Title:
MNOS/SOS RANDOM ACCESS MEMORY
United States Patent 3836894


Abstract:
A non-volatile random access memory comprising silicon on sapphire MNOS memory elements incorporated in an array having a plurality of like memory cells. Each cell is configured to provide charge enhancement symmetrically in both the read and write modes to restore or refresh the threshold voltage states of the memory elements and particularly the high or more negative threshold voltage state.



Inventors:
CRICCHI J
Application Number:
05/435552
Publication Date:
09/17/1974
Filing Date:
01/22/1974
Assignee:
WESTINGHOUSE ELECTRIC CORP,US
Primary Class:
Other Classes:
257/324, 257/352, 257/E27.111, 257/E29.309, 365/182, 365/184, 365/222
International Classes:
G11C16/04; H01L27/12; H01L29/792; (IPC1-7): G11C11/40; G11C7/00
Field of Search:
340/173R,173CA,173FF,173D,173R 307
View Patent Images:



Other References:

Krick, MNOS Memory Array Fabricated on an Insulating Substrate, IBM Technical Disclosure Bulletin, Vol. 15, No. 2, 7/72, pp. 466-467..
Primary Examiner:
Hecker, Stuart N.
Attorney, Agent or Firm:
Schron D.
Claims:
I claim

1. In a digital random access memory comprised of a matrix of variable threshold memory cells providing charge enhancement of memory elements during both READ and WRITE modes of operation, a memory cell including:

2. The memory cell as defined by claim 1 wherein said plurality of MNOS memory elements are comprised of devices having like semiconductivity and wherein said substrate comprises an epitaxial silicon layer on a sapphire chip.

3. The memory cell as defined by claim 2 wherein said first and second switch devices of said bistable latch circuit and said third switch means are comprised of MNOS devices of said like channel conductivity type.

4. The memory cell as defined by claim 3 wherein all of said load elements are comprised of MNOS devices of said like conductivity type.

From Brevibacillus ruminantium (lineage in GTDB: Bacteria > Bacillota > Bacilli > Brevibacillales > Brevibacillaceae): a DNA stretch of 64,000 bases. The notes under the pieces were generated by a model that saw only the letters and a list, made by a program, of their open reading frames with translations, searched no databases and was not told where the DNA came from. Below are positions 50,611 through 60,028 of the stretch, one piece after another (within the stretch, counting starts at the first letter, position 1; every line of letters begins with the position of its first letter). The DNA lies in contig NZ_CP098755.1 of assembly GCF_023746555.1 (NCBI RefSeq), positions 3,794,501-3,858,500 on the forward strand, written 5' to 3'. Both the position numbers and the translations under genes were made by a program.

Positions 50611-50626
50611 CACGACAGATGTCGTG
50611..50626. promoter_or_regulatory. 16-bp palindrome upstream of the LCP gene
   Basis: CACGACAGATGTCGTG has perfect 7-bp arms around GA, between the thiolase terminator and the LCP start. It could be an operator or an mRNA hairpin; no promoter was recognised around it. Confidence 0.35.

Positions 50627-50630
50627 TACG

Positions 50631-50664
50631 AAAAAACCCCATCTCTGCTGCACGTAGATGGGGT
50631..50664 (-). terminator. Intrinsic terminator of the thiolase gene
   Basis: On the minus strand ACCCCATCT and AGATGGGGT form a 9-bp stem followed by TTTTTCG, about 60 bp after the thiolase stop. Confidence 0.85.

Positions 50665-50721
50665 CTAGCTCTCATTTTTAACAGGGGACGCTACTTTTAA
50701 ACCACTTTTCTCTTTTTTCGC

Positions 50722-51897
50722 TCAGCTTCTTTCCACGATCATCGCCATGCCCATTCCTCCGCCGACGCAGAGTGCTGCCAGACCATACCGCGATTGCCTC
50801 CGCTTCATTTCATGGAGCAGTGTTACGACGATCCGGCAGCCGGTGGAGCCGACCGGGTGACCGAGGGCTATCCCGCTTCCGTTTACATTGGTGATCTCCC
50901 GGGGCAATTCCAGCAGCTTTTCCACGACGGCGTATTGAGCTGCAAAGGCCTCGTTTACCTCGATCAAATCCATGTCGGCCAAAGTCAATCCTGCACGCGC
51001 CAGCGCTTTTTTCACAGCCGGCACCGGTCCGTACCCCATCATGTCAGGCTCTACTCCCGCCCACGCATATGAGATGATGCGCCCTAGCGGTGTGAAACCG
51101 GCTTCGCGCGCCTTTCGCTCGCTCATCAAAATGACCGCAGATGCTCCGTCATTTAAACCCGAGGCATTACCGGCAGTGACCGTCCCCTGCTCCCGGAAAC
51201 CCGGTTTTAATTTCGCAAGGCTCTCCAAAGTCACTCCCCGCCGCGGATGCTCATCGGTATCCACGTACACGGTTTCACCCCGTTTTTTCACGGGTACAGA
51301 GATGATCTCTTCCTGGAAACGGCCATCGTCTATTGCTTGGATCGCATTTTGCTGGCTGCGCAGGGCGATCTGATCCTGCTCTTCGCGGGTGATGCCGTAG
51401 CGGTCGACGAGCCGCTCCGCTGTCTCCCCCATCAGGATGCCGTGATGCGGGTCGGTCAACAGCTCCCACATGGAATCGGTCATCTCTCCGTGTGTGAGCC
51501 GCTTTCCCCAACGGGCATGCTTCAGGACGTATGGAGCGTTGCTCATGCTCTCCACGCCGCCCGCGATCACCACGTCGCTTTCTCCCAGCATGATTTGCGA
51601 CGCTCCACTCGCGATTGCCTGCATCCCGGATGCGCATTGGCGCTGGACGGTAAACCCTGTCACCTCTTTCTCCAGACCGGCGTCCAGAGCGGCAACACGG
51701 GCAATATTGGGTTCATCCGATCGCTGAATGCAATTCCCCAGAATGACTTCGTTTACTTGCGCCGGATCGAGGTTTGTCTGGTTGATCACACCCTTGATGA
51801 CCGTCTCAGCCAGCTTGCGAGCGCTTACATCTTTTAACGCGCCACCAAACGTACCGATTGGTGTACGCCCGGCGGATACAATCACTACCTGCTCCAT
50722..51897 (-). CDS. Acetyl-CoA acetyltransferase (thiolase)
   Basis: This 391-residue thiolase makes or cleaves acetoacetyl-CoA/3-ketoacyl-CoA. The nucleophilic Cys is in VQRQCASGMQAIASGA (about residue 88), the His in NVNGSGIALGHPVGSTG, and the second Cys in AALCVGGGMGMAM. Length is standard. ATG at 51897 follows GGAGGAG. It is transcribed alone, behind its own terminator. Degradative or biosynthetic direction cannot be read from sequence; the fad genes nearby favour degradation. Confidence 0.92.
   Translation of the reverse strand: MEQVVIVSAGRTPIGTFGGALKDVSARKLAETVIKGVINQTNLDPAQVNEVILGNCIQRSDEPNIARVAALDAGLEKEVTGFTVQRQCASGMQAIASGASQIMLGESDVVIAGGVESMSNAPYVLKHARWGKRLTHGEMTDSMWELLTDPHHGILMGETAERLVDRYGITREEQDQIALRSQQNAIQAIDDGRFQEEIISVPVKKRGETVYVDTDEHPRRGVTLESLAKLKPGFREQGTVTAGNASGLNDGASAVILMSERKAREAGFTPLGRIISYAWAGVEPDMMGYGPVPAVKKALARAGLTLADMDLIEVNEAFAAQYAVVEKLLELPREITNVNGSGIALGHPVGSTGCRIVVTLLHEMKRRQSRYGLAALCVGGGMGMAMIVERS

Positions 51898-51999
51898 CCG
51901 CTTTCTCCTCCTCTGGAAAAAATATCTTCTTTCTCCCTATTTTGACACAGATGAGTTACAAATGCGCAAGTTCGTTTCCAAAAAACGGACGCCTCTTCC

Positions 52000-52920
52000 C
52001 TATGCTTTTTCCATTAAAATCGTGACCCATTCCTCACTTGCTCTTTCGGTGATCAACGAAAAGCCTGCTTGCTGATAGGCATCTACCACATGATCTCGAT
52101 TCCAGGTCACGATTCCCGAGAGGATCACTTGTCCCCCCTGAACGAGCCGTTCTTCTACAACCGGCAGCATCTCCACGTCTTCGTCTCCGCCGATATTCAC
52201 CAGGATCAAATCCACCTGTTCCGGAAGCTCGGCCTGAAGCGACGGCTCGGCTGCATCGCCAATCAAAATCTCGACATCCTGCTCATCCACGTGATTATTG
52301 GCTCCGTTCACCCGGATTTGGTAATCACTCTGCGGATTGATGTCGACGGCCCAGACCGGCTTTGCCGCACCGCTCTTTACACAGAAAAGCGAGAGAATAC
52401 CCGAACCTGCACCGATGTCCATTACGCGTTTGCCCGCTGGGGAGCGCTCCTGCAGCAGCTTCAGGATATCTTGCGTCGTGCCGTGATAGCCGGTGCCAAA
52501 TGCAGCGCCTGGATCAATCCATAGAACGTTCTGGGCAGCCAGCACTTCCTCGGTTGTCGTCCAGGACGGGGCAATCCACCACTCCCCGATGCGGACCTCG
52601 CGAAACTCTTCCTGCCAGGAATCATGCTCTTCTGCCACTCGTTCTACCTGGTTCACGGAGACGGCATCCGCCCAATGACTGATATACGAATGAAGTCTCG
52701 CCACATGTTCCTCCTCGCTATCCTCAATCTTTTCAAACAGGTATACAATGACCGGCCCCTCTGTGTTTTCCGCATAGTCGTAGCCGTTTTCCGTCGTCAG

5. The memory cell as defined by claim 4 wherein said control means comprises first and second MNOS devices of said like semiconductivity.

6. The memory cell as defined by claim 5 wherein all said MNOS devices comprise P channel devices.

7. The memory cell as defined by claim 1 wherein said plurality of MNOS memory elements comprise devices having a region of reduced thickness in a silicon dioxide layer intermediate the source and drain regions associated with said source and drain electrodes and formed in the silicon substrate portion.

8. The memory cell as defined by claim 1 wherein said first and second switch devices of said bistable latch comprise MNOS devices of relatively low impedance when conductive, and wherein said first, second and third load elements are comprised of MNOS devices of relatively high impedance when conductive.

9. The memory cell as defined by claim 8 wherein said second and third load elements are comprised of MNOS devices of relatively equal impedances.

Description:
BACKGROUND OF THE INVENTION

1. Field of the Invention

This invention relates generally to semiconductor memory arrays and more particularly to a high speed read/write random access memory (RAM) including a plurality of data memory cells connected in a matrix array, together with associated address buffers, row and column decoders, and data input/output driver circuits.

2. Description of the Prior Art